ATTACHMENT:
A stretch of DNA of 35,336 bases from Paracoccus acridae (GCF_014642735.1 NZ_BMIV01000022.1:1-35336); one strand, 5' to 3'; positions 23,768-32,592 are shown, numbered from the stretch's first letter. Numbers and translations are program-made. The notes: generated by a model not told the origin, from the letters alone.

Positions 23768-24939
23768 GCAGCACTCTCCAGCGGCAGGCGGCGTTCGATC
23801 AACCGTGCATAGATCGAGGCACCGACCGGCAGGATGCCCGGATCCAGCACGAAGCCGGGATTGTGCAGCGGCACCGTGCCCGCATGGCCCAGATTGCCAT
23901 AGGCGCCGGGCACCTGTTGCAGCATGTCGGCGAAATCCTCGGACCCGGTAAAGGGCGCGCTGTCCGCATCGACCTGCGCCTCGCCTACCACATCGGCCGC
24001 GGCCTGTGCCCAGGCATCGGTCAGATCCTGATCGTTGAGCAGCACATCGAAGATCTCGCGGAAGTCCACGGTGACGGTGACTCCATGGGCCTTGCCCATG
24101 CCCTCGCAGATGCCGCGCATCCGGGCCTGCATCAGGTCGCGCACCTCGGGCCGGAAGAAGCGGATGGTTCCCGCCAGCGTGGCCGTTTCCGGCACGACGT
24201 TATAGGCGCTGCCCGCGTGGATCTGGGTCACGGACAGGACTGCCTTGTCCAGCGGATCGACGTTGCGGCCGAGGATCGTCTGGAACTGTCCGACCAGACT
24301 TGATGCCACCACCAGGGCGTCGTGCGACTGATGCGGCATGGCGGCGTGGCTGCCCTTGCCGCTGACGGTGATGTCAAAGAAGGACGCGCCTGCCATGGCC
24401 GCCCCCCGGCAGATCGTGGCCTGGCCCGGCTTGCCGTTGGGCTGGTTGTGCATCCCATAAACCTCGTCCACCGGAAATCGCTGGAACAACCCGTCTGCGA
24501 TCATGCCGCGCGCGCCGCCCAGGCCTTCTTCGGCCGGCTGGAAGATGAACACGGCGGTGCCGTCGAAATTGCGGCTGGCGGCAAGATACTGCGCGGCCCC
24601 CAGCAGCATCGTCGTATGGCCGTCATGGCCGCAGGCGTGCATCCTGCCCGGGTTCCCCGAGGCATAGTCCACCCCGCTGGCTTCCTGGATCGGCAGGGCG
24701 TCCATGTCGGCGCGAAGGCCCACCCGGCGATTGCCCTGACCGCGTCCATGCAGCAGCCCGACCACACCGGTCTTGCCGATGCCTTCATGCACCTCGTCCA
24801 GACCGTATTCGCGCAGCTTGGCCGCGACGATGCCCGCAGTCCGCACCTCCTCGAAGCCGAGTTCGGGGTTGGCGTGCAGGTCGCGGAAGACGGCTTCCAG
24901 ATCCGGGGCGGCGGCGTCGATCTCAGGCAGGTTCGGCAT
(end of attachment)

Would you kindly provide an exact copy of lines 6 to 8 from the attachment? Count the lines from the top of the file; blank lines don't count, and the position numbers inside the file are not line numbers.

24001 GGCCTGTGCCCAGGCATCGGTCAGATCCTGATCGTTGAGCAGCACATCGAAGATCTCGCGGAAGTCCACGGTGACGGTGACTCCATGGGCCTTGCCCATG
24101 CCCTCGCAGATGCCGCGCATCCGGGCCTGCATCAGGTCGCGCACCTCGGGCCGGAAGAAGCGGATGGTTCCCGCCAGCGTGGCCGTTTCCGGCACGACGT
24201 TATAGGCGCTGCCCGCGTGGATCTGGGTCACGGACAGGACTGCCTTGTCCAGCGGATCGACGTTGCGGCCGAGGATCGTCTGGAACTGTCCGACCAGACT